The first pictures of the Northern Lights
While the northern lights are popular and well-known to most people, a man named Sophus Peter Tromholt is not as renowned. Did you know that Sophus was the first human in the world to photograph the aurora borealis? Or that he tried to turn them off and on?
Sophus Peter Tromholt was born in Denmark in 1851. Aside from being an amateur photographer, Sophus was a school teacher and astrophysicist, and thanks to his northern lights studies in the 19th century, modern science knows much more about the aurora borealis today. Sophus did not have a long life (died in 1896), but throughout his life, he studied and examined the northern lights in countries such as Norway, Finland, as well as Reykjavík, Iceland. Between the years 1882-1883, he established the scientific northern lights center in Kautokeino - a municipality in the Troms og Finnmark county in Norway.
Sophus Tromholt by Wilhelm Hølbeling in 1880, colored by @colouryourpast
The first photograph of the northern lights was taken in October 1882 by Sophus Tromholt in the center of the northern lights in Kautokeino. Although it is hard to compare it with the photographs of today, it is still quite bright and impressive.
First photo of Aurora Borealis by Sophus Tromholt in 1882, Kautokeino
Sophus spent time in Iceland in 1884 with a plan to observe northern lights, but also try to turn them off and on like electricity. Yes, you read that right. For this experiment, he chose Mount Esja for its "great height, steep fall into the sea, and a short distance from the city."
After his first time in Iceland, he wrote in his notes, "On the Aurora Borealis in Iceland," in February 1884 "Weather more unfavorable than I have encountered since my arrival, it is impossible. A sky always nearly cloudy, rain, snow, and storm following upon storm-such have his chief characteristics have been. A clear sky is an exception, and when it occurs, there is a wind blowing so keen and cutting that no human being can walk out of doors for any length of time". Bad weather didn't allow him to do this experiment, also because he brought only 1000 meters of insulated wire-telegraph poles.
The second time Sophus attempted this experiment was on February 25th, 1884. The weather improved, and there was a clear sky with no wind and a cozy temperature. He had help from 16 men, who hiked up with all the needed equipment and started to work on the project. The remaining poles were brought up the mountain, and the bare telegraph wire—now 3200 meters long—was carried to the spot where the insulated conductor ended. As Sophus explains in his second article "Aurora Researches in Iceland from March 1884," "When the wires in increasing rain and wind were laid out, I connected the end with two zink disks, one of which was placed in a small waterfall with heavy stones on it and the other buried in the earth." The weather was getting worse, and there was no chance to continue.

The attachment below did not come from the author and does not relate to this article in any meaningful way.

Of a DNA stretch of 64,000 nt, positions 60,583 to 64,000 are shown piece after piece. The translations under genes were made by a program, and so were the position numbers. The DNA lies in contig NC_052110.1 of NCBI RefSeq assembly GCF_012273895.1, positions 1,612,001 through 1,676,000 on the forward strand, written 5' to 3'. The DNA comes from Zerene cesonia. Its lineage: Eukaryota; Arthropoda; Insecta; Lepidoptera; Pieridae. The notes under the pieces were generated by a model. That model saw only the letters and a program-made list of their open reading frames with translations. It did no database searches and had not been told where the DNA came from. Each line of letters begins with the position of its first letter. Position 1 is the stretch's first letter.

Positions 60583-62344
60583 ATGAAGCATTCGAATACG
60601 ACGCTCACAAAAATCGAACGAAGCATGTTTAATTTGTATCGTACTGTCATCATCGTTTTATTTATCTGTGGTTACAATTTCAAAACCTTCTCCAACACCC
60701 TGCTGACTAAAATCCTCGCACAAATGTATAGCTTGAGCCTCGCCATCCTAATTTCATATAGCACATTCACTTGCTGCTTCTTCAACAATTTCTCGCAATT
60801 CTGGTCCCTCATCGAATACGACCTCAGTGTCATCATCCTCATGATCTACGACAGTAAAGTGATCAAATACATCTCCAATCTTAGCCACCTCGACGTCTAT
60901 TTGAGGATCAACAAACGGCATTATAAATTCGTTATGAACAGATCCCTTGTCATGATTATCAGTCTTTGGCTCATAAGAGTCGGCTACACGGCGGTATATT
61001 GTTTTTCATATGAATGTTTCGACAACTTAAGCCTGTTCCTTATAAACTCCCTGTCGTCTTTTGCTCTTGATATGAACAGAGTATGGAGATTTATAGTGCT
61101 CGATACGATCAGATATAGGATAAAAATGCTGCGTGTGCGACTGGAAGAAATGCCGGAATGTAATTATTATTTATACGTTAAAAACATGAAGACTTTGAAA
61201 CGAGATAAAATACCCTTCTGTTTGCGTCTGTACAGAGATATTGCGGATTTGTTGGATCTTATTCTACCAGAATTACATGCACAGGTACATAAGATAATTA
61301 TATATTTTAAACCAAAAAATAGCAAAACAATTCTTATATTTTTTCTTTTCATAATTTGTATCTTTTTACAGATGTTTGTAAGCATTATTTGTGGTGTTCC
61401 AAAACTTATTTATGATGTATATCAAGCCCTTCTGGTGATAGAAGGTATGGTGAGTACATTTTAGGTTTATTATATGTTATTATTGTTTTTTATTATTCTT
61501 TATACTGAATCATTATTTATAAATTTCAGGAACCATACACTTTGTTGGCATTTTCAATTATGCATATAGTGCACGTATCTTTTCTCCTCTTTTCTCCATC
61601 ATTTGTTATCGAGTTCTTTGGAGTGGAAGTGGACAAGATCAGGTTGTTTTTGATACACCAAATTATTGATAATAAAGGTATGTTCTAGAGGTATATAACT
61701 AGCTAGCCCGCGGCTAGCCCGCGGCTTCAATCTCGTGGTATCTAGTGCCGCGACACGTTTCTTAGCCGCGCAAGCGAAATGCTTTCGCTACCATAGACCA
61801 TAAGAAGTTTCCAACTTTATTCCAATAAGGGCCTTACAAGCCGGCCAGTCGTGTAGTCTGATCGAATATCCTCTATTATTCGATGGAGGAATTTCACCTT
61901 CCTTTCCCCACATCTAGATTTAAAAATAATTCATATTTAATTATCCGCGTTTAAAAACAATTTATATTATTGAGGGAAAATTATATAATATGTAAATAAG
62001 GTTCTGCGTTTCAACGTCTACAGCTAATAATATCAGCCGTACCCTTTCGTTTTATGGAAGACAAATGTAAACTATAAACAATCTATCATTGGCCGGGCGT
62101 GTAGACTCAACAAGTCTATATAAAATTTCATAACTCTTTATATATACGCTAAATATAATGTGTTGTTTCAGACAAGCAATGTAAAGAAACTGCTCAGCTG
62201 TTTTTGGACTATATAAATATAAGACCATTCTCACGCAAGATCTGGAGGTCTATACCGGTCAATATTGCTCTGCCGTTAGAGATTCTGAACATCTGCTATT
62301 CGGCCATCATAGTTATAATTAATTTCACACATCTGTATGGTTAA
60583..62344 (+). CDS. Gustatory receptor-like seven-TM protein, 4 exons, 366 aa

As you can guess, his project didn't work out as he had planned. Still, at that time, it was something unbelievable to try, and many people were cheering for Sophus. How funny would it be if this had worked out? Luckily, today we know that the aurora borealis appears in the sky when energy and small particles travel down the magnetic field lines to the North and South Poles. These particles interact there with gases in our atmosphere resulting in dancing northern lights. Oxygen gives green and red light, while nitrogen glows blue and purple. And so, there is no possibility to turn them off or on whenever we would like.
Seeing the northern lights for yourself is one of the best experiences in one’s life, and there is no doubt about it. No surprise that Sophus Peter Tromholt spent his life researching its existence and trying to find all the ways possible to control this beautiful natural element.
Sophus Tromholt, Under the Rays of Aurora Borealis, Andesite Press, 2015